Johannesburg, 29 May 2014 – The Experian Business Debt Index (Experian BDI) shows that debt stress amongst businesses continued to fall in Q1 2014, marking a third consecutive quarter of improvement.
This was despite the fact that the domestic economy appeared to be severely negatively affected by the strike in the platinum mining industry which began in the final week of January 2014.
“In the wake of the resultant sharp decline in annualised GDP growth to -0.6% in Q1 2014 from 3.8% in Q4 2013, one might have expected to see a deterioration in business debt conditions during the quarter, but the opposite turns out to have been the case,” said Michelle Beetar, Managing Director at Experian SA.
Exports perform well
There are a number of reasons to account for the relative improvement in the index. Although the global macroeconomic environment did not sustain much of an improvement through Q1, part of the feebleness of that environment was attributed to weather-related factors. As such, exports were not as negatively affected as one might have anticipated, with businesses abroad building up inventories to accommodate a latent upswing in demand.
Excluding Mining and Manufacturing, GDP growth improved marginally
Though the mining strike negatively impacted both the mining and manufacturing sectors, the remainder of the economy was nowhere near as severely affected with some sectors posting modest improvements. The construction sector improved by 4.9%, agriculture by 2.5%, trade by 2.1% and finance improved by 2.0%.
“Producers specifically benefited in the domestic environment by virtue of the fact that they were finally able to achieve revenue increases from price hikes at levels well in excess of the CPI inflation rate. They were able to enjoy for the first time in many years a modest increase in the interest rate earned on their cash balances,” Beetar said.
Sharp decline in average debtors’ days in February and March
The business debt index received a strong boost from the fact that outstanding debtor days continued to decline over much of Q1 (with the exception of January 2014) as they have been doing for the past five years. The number of debtors’ days outstanding declined, and the duration of outstanding debts shortened considerably in February and March.
As a result, the year-on-year growth rate in average debtors’ days in Q1 2014 improved slightly.
“This seems counterintuitive, given the sharp decline in economic growth during the quarter. However, it would appear to reflect a situation in which businesses are becoming progressively more pessimistic about the outlook for the economy and accordingly are continuing to batten down the hatches and build up the strength of their balance sheets to withstand the onset of adverse economic conditions.”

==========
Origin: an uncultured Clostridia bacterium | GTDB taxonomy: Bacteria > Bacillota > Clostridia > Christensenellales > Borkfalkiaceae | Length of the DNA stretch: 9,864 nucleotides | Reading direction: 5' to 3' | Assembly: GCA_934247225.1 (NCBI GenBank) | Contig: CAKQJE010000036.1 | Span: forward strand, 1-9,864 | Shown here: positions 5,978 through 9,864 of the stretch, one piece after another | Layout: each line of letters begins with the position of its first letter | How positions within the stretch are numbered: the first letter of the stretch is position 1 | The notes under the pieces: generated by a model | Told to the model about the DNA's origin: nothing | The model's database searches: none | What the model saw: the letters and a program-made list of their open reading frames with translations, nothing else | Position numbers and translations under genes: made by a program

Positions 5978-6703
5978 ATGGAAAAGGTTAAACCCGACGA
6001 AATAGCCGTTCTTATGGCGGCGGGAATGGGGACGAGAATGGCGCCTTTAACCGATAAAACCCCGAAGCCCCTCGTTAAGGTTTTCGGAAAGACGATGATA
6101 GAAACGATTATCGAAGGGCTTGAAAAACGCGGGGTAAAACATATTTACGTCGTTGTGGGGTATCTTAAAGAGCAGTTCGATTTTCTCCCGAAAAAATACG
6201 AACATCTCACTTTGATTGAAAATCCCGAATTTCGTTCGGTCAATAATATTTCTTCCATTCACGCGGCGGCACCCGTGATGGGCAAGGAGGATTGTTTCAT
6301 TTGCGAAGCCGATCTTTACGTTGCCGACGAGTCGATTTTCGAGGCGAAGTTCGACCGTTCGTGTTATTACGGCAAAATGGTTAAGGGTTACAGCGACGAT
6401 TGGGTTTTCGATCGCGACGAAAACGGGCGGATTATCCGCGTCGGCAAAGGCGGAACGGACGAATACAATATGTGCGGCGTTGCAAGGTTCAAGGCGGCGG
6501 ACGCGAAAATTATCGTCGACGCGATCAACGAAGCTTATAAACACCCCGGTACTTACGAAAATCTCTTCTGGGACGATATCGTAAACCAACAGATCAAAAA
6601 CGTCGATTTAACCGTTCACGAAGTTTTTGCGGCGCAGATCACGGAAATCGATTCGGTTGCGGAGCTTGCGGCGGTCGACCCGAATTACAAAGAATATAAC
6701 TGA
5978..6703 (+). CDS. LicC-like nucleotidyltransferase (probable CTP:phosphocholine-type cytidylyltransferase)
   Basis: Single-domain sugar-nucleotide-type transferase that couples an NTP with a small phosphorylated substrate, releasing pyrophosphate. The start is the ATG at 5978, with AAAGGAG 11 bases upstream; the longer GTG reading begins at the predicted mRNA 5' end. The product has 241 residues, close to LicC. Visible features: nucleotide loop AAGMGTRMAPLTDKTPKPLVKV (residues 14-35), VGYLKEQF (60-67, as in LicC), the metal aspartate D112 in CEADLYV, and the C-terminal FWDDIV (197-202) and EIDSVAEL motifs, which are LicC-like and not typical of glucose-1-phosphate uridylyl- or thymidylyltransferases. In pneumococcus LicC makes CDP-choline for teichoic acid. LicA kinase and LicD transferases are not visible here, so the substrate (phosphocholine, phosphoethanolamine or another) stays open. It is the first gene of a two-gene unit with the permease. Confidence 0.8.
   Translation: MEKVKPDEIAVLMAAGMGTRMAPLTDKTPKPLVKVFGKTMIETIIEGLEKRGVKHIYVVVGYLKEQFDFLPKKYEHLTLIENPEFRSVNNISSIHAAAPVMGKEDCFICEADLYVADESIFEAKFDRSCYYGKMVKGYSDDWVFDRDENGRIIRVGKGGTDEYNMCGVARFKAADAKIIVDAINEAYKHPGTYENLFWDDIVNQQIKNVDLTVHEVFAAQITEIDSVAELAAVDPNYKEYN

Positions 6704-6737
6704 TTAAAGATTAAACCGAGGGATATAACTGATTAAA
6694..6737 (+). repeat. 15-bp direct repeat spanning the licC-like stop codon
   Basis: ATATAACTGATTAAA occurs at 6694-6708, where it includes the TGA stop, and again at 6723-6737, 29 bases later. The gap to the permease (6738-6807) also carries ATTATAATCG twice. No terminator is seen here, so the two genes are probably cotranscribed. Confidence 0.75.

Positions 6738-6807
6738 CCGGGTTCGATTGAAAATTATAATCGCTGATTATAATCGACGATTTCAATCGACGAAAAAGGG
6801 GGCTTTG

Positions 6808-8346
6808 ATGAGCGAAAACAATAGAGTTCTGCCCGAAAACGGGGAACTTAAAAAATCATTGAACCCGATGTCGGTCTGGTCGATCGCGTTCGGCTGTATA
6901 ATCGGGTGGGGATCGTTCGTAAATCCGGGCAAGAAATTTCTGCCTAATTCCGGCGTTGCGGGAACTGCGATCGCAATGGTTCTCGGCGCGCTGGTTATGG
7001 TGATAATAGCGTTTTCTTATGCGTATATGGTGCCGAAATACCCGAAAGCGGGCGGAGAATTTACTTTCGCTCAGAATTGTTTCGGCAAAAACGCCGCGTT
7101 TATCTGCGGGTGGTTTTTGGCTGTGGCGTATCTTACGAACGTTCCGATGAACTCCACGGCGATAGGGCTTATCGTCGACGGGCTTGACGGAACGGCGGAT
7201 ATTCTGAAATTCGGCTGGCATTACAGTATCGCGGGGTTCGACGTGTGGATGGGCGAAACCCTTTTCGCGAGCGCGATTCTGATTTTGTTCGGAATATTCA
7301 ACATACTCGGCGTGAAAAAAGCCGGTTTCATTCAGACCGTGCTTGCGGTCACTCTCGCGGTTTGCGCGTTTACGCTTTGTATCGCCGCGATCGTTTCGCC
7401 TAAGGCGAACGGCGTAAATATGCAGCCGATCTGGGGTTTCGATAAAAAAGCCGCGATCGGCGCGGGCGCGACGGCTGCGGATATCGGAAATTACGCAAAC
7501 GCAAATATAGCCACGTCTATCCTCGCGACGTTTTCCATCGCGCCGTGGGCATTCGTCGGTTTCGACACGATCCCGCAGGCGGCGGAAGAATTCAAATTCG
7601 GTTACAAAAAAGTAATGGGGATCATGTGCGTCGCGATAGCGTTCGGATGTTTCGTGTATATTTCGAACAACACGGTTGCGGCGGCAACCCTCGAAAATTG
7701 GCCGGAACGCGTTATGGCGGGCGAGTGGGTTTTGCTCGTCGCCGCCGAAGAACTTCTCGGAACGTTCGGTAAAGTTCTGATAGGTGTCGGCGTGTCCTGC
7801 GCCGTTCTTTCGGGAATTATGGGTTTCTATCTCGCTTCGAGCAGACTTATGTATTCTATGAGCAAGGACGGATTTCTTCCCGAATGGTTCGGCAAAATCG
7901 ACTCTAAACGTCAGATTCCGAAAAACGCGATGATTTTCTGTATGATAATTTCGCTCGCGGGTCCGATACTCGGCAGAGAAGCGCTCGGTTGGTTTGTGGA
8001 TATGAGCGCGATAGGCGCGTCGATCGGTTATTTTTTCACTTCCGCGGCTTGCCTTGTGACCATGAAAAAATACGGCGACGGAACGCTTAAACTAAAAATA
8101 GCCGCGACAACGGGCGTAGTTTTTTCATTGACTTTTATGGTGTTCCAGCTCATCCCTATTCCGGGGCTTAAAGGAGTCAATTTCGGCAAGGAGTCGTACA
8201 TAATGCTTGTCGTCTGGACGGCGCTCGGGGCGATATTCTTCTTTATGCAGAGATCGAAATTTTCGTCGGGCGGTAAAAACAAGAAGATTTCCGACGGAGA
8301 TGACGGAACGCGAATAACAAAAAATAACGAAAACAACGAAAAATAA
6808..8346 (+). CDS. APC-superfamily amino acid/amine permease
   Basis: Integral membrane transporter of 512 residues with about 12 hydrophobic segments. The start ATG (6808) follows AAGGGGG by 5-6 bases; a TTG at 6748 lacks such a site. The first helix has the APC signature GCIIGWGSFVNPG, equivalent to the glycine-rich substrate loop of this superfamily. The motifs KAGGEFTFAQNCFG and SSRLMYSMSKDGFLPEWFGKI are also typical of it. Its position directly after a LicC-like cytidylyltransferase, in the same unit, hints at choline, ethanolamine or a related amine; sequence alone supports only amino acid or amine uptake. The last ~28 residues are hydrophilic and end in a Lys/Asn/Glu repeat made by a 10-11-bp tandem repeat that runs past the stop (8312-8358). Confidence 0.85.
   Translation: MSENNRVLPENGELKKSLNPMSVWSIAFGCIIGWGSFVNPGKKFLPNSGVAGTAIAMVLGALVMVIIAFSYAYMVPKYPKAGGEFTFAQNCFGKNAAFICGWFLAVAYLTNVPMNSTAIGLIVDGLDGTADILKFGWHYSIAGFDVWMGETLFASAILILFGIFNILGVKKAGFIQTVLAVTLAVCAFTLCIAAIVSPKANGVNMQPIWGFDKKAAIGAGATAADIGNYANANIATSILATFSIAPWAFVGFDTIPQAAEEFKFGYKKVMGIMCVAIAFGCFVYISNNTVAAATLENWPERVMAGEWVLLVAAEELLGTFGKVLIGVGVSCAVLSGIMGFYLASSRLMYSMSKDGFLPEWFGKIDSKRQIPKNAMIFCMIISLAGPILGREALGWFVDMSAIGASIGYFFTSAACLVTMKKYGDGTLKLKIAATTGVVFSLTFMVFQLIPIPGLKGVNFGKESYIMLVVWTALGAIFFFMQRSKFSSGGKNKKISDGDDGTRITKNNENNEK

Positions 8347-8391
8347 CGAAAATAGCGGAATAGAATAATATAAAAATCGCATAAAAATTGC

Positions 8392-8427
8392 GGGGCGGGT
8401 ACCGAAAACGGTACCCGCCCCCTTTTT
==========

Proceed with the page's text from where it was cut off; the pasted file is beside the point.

“The measurement of the Q1 2014 Experian BDI relates to the situation prior to the election and therefore will have encompassed an environment of uncertainty. The reduction in outstanding debts is probably also a function of more aggressive efforts by the credit managers to recover debts owed.”
“The investment necessary to grow businesses at a faster pace is being held back to a minimum. One might hope that the completion of the general election peacefully and successfully may engender an improvement in the investment environment,” Beetar said.
Mining strike resolution is vital for maintaining business financial health
The implication of the improvement in the Experian BDI is that there are at least some forces in the economy working against an unduly sharp downturn in economic activity. One of these is that businesses appear to be in a very sound financial position to survive the ravages of lower economic growth.
Nonetheless, resolution of the mining strike and the associated potential improvement in economic growth is essential to sustain the momentum of balance sheet consolidation in the business sector.
The Experian BDI, published on a quarterly basis, is an indicator of the overall health of businesses, as well as the South African economy. It measures the relative ability for businesses to pay outstanding creditors on time and tracks macro-economic indicators that can impact on the ability of companies to pay their creditors. A number of debtors and macro-economic variables are combined into a single indicator of business debt stress.
The Experian BDI provides clients with meaningful insight into the South African economic climate, supporting them in their development of business strategies.
· The BDI constitutes of three main sections: the Business Debt Stress Index, a macro-economic overview and a sectoral debt analysis;
· The Index provides a concise international and domestic macro-economic overview, highlighting selected indicators, and a forecast of key variables of the South African economy and its nine major sectors (namely agriculture, mining, manufacturing, electricity, construction, trade, transport, finance and services);
· A more detailed analysis of the debt situation in each sector (with regard to debtors’ days, the age categories of debt, judgments and liquidations) are also included in the Index;
· The index is constructed around a mean value of zero. Values above zero indicate less business debt stress and values below zero indicate business debt stress;
· The Experian Business Debt Index (BDI) is constructed using principal components analysis. This is similar to the St. Louis Fed’s Financial Stress Index (STLFSI) and the Kansas City Fed’s FSI (KCFSI) in the USA; and
· The principal components analysis is a statistical method that is used to extract factors responsible for the co-movement of a group of variables. As such, it is assumed that the business stress is the primary factor influencing the co-movement and by extracting the principal components, it is possible to build and index with a useful economic interpretation.
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